Earlier this month, the story of a little girl’s experience at a local Kentucky Fried Chicken (KFC) went viral. According to reports, three-year Victoria Welcher, who had been disfigured in a pit-bull attack, was kicked out of a Mississippi KFC restaurant because her face was making the other diners uncomfortable.
Victoria’s family posted a photo of the child on Facebook with the caption, “Does this face look scary to you? Last week at KFC in Jackson MS this precious face was asked to leave because her face scared the other diners. I personally will never step foot in another KFC again and will be personally writing the CEO.” According to the grandmother accompanying Victoria: “I ordered a sweet tea and mashed potatoes and gravy. I sat down at the table and started feeding her and the lady came over and said that we would have to leave, because we were disturbing other customers, that Victoria’s face was disturbing other customers.”
Many media outlets carried the story, and nearly all reported it as if it were fact — no “allegedly”, no “reportedly”; the family’s story was simply taken as fact and reported as such.
As reporter Sean Murphy notes:
National and world media such as CNN, Nancy Grace, Huffington Post and The Today Show jumped on the story, lambasting the employees, KFC and YUM! Brands, KFC’s corporate owners.
“What, did they walk over to the table and say ‘hey, you’re ugly, you have to leave.’ What happened Dave?” wailed Grace, the HLN hysterical talk show host, which was answered by little-known talk radio host Dave Maxson.
“No, Nancy, it was even worse than that. It wasn’t ‘you’re ugly.’ It was ‘you are scaring people. You must leave.’”
Now, anyone with an IQ in the triple digits would know something was fishy here. First, if you’ve ever dined at a KFC, you know the employees don’t care much what you do after handing you your food. They’re certainly not looking at you once you’ve sat down — nor are other diners — and, should a crusty, cantankerous jerk be offended by the physical appearance of another person, the manager might stop long enough to listen, roll his eyes, ignore the fool, and continue tending to the biscuits. The idea that any diner complained, and that an employee would walk over and ask a little girl to leave due to her scarred face, is hard to believe both because it’s far too much effort for any fast-food employee and because it would require a truly evil, sick individual.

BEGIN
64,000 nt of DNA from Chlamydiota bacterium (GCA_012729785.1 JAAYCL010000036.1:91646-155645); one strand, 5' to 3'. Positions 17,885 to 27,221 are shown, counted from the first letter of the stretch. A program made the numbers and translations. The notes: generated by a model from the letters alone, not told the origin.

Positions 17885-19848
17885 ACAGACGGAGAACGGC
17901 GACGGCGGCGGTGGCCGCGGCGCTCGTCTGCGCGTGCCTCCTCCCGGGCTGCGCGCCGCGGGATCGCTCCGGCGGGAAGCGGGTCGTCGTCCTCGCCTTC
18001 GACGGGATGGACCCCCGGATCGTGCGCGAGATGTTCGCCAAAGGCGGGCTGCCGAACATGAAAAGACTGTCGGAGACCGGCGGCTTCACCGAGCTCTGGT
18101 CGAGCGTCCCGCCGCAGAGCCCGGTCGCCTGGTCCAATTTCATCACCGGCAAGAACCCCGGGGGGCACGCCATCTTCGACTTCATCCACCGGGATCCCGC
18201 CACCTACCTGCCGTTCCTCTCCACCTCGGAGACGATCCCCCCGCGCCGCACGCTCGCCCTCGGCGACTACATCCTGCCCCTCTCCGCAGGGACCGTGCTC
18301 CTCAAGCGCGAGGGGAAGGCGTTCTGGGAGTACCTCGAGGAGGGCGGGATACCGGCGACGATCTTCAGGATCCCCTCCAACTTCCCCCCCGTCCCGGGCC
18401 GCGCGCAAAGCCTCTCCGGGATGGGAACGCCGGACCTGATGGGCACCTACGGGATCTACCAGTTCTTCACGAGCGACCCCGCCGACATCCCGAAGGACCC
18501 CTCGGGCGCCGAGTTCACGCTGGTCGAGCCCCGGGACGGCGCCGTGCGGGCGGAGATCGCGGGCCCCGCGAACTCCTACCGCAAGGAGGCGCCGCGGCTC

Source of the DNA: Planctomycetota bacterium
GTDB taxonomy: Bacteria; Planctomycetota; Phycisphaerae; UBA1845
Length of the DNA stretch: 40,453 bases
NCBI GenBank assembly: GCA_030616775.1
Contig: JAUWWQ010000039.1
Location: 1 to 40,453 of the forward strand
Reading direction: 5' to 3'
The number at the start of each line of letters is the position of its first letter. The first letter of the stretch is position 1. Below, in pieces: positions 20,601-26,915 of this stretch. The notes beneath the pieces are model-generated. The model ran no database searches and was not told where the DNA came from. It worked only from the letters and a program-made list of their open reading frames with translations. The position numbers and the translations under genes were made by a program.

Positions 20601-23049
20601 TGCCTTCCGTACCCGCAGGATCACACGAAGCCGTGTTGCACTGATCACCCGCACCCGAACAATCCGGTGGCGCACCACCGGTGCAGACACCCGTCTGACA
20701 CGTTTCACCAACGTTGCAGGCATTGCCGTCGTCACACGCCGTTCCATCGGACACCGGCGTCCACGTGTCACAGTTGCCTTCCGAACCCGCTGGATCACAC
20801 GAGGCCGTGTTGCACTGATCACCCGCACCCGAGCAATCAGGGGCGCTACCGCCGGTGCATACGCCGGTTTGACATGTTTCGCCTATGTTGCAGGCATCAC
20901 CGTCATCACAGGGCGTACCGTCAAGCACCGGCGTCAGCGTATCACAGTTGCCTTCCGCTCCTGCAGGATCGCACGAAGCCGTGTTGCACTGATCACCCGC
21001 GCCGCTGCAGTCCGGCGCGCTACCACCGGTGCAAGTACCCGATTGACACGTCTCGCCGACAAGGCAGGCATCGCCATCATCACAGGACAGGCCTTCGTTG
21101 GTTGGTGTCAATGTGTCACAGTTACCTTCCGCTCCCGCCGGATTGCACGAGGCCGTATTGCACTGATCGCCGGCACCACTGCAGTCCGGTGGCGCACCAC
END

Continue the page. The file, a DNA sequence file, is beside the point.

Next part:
We have also seen several cases of such complaints turning out to be false after the hoaxer got a financial windfall.
As if on cue, as soon as the story broke, donations poured in from the gullible, to the tune of $135,000, thanks to a Facebook and Go Fund Me page, in addition to gifts and offers of free surgeries. KFC, facing a public relations nightmare, pledged to donate $30,000 to Victoria.
Surprise, surprise: It seems to be a hoax. KFC diligently investigated and found absolutely no footage of the girl and her grandmother at a local store, nor any order for the items the grandmother claimed to have purchased. In fact, on the day in question, Victoria and her grandmother were elsewhere, according to the grandmother’s Facebook timeline. The grandmother also claimed it happened at a KFC restaurant which — as it turns out — has been closed for three years. The family then tried to change its story and claim the incident occurred at a different KFC restaurant. And there are even more discrepancies, all detailed in a news story in the Laurel Leader Call. Many of those who donated are now hoping Go Fund Me will refund their donations.
While we empathize with Victoria, there are many families with equally tragic stories who are in need of additional funding or even, unlike Victoria, lack health insurance. They do not, however, resort to lies, trickery, and disturbingly elaborate falsehoods in order to scheme others out of their cash. A con man’s motives matter not — only the con.